Philadelphia (67%) at Tampa Bay [20-15] Final: 31-20
Pittsburgh at New York Jets (67%) [23-17] Final: 6-19
Cincinnati (63%) at Buffalo [21-17] Final: 27-24
Washington at Dallas (63%) [34-27] Final: 31-16
Arizona at San Francisco (61%) [19-15] Final: 32-20
Green Bay (58%) at Baltimore [28-25] Final: 19-17
St. Louis (55%) at Houston [25-23] Final: 38-13
Detroit at Cleveland (51%) [22-21] Final: 17-31

Houston at Kansas City (96%) [33-8]
San Diego (93%) at Jacksonville [35-12]
Seattle (82%) at Arizona [24-13]
St. Louis at Carolina (79%) [24-14]
New England (77%) at New York Jets [20-12]
Minnesota (75%) at New York Giants [38-24]
Tampa Bay at Atlanta (70%) [22-15]
Baltimore (68%) at Pittsburgh [23-17]
Chicago (66%) at Washington [33-25]
Dallas (65%) at Philadelphia [40-31]
Cleveland at Green Bay (64%) [25-20]
Buffalo at Miami (57%) [26-23]
Denver at Indianapolis (56%) [31-28]
San Francisco (56%) at Tennessee [20-18]
Cincinnati at Detroit (54%) [22-21]


North South East West
Cincinnati Bengals 9.6 (+0.6)
Cleveland Browns 7.9 (-1.3)
Baltimore Ravens 8.5 (-0.6)
Pittsburgh Steelers 4.7 (+1.8)
Indianapolis Colts 11.1 (-1.3)
Tennessee Titans 9.0 (-0.5)
Houston Texans 4.8 (-0.7)
Jacksonville Jaguars 1.0 (+0.3)
New England Patriots 11.5 (+0.4)
Miami Dolphins 8.6 (-0.1)
Buffalo Bills 6.6 (-0.4)
New York Jets 6.2 (-1.0)
Kansas City Chiefs 14.5 (+0.4)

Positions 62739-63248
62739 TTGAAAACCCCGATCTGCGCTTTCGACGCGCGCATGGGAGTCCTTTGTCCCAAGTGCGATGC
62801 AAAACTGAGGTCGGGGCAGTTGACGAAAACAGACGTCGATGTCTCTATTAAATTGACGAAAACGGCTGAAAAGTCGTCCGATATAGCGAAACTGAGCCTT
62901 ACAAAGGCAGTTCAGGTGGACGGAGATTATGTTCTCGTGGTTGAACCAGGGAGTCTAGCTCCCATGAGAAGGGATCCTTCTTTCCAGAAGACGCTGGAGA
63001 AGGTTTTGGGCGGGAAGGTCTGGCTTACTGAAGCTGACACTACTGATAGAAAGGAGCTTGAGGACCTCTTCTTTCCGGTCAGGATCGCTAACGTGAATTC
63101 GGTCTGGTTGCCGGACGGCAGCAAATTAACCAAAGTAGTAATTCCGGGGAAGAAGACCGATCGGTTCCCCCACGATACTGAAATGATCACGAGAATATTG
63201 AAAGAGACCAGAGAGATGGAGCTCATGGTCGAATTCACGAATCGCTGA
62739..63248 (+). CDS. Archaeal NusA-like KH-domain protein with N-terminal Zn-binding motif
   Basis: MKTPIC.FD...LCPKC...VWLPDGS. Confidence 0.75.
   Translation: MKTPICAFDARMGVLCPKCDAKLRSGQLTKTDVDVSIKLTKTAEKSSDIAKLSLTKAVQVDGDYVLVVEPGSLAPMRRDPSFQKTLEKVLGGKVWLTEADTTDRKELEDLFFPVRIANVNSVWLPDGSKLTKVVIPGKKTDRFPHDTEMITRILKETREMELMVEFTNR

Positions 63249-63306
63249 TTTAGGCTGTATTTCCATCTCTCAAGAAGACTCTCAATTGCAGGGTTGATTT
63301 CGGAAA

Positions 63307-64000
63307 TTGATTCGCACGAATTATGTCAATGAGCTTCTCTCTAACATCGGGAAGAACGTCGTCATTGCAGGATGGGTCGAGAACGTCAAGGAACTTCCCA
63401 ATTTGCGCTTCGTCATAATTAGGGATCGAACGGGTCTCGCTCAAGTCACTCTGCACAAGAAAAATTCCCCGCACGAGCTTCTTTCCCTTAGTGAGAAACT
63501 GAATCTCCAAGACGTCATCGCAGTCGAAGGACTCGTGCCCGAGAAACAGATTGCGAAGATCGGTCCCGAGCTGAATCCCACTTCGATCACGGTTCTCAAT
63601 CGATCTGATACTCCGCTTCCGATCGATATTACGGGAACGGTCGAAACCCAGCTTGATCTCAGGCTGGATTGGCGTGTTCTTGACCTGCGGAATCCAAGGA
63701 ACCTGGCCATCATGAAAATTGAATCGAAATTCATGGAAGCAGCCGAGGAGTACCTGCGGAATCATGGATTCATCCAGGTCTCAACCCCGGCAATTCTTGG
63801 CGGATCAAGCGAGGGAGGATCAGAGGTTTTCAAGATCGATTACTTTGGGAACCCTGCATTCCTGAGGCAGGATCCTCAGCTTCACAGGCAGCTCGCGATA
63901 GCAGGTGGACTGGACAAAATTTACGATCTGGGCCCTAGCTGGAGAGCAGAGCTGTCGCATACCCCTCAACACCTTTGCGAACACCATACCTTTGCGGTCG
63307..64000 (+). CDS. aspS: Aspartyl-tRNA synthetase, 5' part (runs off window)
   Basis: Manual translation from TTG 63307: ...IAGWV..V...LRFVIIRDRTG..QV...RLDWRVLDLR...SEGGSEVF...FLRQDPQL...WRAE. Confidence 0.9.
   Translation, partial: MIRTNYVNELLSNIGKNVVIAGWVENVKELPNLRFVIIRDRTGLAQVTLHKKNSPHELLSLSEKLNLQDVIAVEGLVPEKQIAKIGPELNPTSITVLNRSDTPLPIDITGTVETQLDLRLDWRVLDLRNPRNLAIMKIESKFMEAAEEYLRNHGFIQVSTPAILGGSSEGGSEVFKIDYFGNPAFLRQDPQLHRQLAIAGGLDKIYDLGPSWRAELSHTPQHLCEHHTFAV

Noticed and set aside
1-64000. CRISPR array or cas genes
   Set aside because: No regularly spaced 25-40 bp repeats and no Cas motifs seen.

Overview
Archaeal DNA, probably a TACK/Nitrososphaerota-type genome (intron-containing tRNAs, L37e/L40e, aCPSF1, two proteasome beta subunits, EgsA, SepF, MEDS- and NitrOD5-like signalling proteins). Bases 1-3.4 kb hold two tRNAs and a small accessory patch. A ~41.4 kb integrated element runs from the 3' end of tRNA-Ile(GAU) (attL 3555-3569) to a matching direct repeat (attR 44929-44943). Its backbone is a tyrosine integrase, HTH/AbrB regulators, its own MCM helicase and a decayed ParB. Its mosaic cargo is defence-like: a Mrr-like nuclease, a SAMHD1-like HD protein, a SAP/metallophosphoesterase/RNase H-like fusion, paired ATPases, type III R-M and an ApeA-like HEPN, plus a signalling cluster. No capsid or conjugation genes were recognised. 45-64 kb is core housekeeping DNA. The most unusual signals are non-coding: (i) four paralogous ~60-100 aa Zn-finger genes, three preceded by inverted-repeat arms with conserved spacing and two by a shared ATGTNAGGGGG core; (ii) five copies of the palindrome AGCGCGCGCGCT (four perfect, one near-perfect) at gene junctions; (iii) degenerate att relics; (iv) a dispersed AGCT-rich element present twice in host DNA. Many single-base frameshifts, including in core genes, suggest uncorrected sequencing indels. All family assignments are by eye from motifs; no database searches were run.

Denver Broncos 12.7 (+0.2)
San Diego Chargers 7.9 (+1.2)
Oakland Raiders 6.0 (-0.9)


North South East West
Detroit Lions 10.4 (+0.8)
Green Bay Packers 10.2 (+0.3)
Chicago Bears 9.3 (+0.3)
Minnesota Vikings 4.9 (-1.4)
New Orleans Saints 11.8 (-1.7)
Carolina Panthers 10.10 (+1.6)
Atlanta Falcons 5.5 (-0.1)
Tampa Bay Buccaneers 2.2 (-0.6)
Dallas Cowboys 9.3 (+0.9)
Philadelphia Eagles 8.0 (+0.9)
Washington Redskins 5.3 (-1.1)
New York Giants 1.7 (+0.2)
Seattle Seahawks 13.0 (+0.3)
San Francisco 49ers 10.13 (+0.7)
Arizona Cardinals 7.3 (-0.9)
St. Louis Rams 6.4 (+1.5)


AFC Championship NFC Championship Super Bowl XLVIII
Kansas City Chiefs 59%
Denver Broncos 15%
Indianapolis Colts 13%
New England Patriots 10%
Cincinnati, Tennessee 2%
Seattle Seahawks 40%
New Orleans Saints 34%
San Francisco 49ers 7%
Dallas, Green Bay 6%
Detroit Lions 5%

Kansas City Chiefs (3) 42%
Seattle Seahawks (2) 17%
New Orleans Saints (5) 13%
Denver Broncos (1) 8%
Indianapolis Colts (9) 6%
New England Patriots (4) 4%
Dallas (13), Green Bay (11), San Francisco (6) 2%
Cincinnati (10), Detroit (12), Tennessee (14) 1%


Teams are ranked by expected number of wins. The value in parentheses is the change in expected win total since last week. Under “Super Bowl”, the number in parentheses is the current Gridiron Rats Power Ranking.

Oct 172013

Rats RankingsWell it took a week, but our voters finally decided to slam Atlanta for its pitiful 1-4 start and with a loss of Julio Jones and the Falcons plummeted, even during a bye week. Similarly, the Texans also took a plunge this week, after a rattling loss to the Rams. Our number one and two teams remain in place, with the Broncos still our unanimous #1 pick despite struggling with the Jaguars. Here are the rankings going into Week 7, along with our early thoughts on each team’s most valuable player. As always, last week’s rankings are in [brackets].